Both Kathy, our founder, and Sarah, our writer, are born and bred Masschusettesians. We grew up in a state where snow days were a given, where sledding was an all day affair, and where pancake breakfasts on Sundays were as big as brunch is in New York City. We also grew up with a bevy of pine trees, which means we're big fans of maple syrup. And we don't mean the kind of syrup that you purchase at the grocery store. None of that Aunt Jemima business. We're talking about the real thing, piped right out of the pine tree and boiled down to Grade A amber syrup. Trust us, there's nothing better than real maple syrup. Except, perhaps, maple butter. If you've never had it, let us convert you. Maple butter is beyond easy to make, and it creates the most delicious treat in the world. On morning toast, on cookies, straight out of the jar…there's nothing better, especially come fall and winter. We found this recipe on Kitchen Heals Soul, and we can't wait to whip it up for ourselves.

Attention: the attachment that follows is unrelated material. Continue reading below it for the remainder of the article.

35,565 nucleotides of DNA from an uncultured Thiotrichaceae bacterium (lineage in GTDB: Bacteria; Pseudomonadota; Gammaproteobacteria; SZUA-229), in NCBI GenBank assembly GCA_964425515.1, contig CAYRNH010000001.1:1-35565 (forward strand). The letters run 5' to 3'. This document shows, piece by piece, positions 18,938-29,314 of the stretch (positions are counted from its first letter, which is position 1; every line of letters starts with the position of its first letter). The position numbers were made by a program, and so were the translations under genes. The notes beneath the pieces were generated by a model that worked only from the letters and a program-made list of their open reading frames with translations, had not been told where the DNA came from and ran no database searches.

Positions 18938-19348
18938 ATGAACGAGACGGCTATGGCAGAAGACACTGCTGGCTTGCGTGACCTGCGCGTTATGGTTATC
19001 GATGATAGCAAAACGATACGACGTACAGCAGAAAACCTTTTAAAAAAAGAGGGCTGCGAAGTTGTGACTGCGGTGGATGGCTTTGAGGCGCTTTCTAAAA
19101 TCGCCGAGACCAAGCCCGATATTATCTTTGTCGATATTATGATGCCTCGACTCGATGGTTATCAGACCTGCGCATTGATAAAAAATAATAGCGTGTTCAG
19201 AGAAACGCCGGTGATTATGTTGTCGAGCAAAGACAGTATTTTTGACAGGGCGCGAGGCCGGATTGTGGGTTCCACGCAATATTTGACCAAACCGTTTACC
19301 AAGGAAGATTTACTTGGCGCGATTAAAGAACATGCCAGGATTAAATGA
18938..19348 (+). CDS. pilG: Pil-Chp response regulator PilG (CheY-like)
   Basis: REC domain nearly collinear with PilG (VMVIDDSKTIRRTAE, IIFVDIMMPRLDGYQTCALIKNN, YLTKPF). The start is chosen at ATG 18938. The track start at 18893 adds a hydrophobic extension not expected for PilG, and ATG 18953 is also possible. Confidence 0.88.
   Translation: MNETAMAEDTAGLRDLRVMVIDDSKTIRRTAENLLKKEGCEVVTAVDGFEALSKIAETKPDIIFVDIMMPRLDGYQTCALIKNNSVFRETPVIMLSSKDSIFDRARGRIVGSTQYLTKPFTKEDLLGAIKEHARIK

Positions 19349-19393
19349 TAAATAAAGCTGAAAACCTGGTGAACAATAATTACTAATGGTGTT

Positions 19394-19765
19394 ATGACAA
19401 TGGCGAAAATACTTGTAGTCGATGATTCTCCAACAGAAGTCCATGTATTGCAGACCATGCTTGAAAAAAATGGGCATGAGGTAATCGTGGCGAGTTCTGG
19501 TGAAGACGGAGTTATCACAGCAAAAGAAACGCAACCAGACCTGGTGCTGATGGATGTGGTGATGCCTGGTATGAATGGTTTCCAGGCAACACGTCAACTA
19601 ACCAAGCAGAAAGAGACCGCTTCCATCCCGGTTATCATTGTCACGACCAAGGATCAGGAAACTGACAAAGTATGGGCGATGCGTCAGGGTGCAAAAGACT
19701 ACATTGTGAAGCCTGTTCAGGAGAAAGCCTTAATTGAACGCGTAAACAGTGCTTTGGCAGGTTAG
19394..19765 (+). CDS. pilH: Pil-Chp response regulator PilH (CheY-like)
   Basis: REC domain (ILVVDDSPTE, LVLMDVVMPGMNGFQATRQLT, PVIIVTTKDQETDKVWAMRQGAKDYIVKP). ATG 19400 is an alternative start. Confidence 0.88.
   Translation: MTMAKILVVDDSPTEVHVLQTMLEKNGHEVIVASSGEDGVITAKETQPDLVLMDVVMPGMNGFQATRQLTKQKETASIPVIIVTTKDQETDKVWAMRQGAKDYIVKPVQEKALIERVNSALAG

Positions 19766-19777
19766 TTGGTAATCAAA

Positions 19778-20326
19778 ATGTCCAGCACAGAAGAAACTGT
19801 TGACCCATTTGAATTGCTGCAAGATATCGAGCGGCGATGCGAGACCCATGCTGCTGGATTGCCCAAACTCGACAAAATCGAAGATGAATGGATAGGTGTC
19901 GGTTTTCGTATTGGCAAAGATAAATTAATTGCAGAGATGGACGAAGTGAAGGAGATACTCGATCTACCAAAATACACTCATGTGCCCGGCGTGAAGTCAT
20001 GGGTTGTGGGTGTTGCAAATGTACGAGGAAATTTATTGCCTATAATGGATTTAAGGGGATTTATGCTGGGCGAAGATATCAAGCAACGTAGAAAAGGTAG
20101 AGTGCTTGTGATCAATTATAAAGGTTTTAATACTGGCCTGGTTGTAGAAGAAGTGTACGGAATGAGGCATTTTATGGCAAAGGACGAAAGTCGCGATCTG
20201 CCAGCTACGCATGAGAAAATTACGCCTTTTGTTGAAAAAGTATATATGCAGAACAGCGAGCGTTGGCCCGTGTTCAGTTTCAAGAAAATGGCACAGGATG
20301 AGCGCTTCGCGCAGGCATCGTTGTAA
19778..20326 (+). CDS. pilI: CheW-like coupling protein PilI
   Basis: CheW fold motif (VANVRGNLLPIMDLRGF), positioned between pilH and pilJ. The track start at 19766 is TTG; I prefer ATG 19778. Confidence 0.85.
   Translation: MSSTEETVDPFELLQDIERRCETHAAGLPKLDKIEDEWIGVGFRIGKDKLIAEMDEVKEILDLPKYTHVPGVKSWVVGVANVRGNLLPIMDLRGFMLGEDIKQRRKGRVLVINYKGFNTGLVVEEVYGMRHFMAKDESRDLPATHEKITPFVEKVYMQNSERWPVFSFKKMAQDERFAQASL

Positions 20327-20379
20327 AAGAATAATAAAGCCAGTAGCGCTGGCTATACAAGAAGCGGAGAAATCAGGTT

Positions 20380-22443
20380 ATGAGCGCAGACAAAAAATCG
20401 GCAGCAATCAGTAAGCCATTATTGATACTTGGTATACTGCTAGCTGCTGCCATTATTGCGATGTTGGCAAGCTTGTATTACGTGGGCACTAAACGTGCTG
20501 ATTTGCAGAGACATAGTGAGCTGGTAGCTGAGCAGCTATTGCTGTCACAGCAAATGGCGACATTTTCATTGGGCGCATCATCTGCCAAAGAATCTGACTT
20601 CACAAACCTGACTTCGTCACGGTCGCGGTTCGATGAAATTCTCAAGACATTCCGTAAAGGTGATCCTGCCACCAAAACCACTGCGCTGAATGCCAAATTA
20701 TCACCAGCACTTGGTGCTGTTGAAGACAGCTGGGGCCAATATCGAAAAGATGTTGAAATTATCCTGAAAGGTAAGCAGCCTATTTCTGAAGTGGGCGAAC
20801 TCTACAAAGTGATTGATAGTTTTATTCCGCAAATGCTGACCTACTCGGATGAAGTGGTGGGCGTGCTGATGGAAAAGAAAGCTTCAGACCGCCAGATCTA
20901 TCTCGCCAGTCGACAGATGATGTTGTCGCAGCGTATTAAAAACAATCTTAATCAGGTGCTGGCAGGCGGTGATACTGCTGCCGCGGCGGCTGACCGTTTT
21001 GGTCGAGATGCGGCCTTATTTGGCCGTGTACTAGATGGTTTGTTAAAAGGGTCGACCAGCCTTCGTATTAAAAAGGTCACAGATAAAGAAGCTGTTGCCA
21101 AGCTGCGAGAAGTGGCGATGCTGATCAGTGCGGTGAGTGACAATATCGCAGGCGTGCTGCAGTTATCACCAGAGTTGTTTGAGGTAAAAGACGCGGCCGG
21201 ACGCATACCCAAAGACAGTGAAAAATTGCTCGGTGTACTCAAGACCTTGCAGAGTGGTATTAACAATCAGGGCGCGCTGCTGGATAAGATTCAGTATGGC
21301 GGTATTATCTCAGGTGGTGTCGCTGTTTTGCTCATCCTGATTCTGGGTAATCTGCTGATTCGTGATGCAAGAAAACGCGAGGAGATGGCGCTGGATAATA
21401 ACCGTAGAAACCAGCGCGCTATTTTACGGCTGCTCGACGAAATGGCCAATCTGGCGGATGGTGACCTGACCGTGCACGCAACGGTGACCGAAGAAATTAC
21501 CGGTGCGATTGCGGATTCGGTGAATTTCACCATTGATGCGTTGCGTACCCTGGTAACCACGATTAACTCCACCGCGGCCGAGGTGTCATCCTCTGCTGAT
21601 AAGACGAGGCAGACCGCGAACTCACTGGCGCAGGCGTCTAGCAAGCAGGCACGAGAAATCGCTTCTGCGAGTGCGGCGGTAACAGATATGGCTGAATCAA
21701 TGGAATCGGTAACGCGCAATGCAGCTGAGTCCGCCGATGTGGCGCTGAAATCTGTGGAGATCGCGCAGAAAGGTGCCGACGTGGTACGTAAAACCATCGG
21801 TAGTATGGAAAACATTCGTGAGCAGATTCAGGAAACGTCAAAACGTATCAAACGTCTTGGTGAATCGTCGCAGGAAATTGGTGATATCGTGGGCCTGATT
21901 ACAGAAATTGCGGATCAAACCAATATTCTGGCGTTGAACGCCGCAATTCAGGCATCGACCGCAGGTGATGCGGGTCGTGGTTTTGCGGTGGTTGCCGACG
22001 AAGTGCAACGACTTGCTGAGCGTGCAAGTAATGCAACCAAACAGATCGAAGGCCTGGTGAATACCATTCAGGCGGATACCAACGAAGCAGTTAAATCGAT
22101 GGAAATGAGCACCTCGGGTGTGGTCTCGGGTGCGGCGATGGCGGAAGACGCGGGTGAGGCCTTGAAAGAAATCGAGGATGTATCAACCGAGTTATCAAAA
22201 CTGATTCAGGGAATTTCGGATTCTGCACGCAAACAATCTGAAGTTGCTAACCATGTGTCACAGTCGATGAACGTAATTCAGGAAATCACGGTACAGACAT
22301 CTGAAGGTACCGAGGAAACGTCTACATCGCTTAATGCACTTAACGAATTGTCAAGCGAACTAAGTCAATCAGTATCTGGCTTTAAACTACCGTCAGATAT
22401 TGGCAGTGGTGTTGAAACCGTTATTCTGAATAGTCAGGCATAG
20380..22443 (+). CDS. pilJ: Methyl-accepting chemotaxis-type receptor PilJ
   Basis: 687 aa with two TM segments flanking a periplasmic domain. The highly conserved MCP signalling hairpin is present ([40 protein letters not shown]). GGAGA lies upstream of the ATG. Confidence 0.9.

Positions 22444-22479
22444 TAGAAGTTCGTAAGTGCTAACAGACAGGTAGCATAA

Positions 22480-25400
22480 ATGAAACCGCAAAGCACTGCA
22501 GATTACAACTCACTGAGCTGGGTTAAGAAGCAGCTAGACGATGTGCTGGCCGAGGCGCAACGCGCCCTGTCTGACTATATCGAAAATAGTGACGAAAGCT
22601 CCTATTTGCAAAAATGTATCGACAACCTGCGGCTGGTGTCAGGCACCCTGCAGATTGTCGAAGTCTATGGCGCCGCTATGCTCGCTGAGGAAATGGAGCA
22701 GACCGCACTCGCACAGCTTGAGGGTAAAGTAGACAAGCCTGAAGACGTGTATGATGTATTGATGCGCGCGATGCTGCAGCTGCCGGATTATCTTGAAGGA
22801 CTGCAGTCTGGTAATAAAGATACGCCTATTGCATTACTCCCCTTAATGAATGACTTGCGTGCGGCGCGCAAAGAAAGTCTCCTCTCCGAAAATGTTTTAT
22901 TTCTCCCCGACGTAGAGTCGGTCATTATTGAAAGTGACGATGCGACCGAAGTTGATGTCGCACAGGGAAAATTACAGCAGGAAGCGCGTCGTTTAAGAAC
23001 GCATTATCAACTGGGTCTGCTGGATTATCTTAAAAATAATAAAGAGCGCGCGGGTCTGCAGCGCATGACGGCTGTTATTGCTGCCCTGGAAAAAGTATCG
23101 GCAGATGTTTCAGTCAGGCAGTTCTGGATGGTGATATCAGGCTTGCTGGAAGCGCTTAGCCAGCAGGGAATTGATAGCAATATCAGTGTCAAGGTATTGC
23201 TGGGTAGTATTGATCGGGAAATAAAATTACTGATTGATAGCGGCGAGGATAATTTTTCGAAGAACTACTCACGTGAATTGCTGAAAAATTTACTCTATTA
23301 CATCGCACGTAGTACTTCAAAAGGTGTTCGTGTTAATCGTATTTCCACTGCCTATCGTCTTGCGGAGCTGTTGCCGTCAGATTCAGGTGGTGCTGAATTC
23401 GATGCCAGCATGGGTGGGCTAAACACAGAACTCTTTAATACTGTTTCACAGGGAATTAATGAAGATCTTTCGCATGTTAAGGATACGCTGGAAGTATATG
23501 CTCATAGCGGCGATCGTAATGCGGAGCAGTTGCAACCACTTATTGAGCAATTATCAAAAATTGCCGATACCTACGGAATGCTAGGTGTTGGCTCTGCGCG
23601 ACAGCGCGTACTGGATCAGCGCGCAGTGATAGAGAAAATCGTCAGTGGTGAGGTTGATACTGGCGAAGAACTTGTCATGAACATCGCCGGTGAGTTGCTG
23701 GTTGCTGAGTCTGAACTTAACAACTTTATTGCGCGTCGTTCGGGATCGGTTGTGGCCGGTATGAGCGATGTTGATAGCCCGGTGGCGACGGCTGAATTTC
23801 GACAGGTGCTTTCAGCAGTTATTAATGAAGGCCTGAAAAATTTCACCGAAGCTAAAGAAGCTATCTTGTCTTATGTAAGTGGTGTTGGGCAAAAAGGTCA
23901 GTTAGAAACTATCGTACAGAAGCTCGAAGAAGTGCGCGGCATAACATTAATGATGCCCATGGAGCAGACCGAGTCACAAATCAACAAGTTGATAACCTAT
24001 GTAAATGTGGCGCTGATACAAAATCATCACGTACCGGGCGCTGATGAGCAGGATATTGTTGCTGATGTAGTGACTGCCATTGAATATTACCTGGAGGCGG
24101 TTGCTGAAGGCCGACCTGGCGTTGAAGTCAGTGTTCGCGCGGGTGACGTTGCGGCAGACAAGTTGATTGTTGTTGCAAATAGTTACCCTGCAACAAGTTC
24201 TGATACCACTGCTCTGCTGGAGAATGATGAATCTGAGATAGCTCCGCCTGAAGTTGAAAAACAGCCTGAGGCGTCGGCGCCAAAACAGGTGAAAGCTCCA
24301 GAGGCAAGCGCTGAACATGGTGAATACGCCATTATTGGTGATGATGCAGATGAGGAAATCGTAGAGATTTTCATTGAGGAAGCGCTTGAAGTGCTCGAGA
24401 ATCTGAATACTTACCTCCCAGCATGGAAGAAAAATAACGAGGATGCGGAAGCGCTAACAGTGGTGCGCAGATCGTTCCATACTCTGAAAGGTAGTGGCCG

Published: May 23rd, 2013, Cook time: 10-ish minutes
Makes 1 large jar (~500 mL)
- 500 mL maple syrup (I used Grade A, amber syrup from Quebec)
- 1/4 tsp canola oil (apparently helps prevent the syrup from boiling over)
- In a deep saucepan, boil the maple syrup with the oil, until it reaches about 235°F on medium–high heat.
- Immediately, transfer the boiled syrup to your stand mixer bowl, and drop the bowl into a big ice bath to cool the syrup down to about 60°F. Then let the syrup warm back up to room temperature.
- With the paddle attachment, beat the syrup on low for a very, very long time (like 30 minutes even) until it turns opaque and the color of sesame butter (the texture on your tongue when you sample it will go from syrupy at the beginning of the process to very finely powdery).
- Quickly transfer the maple butter to a large jar and store in the fridge.
- If the maple butter separates at any point, just give it a good stir before using.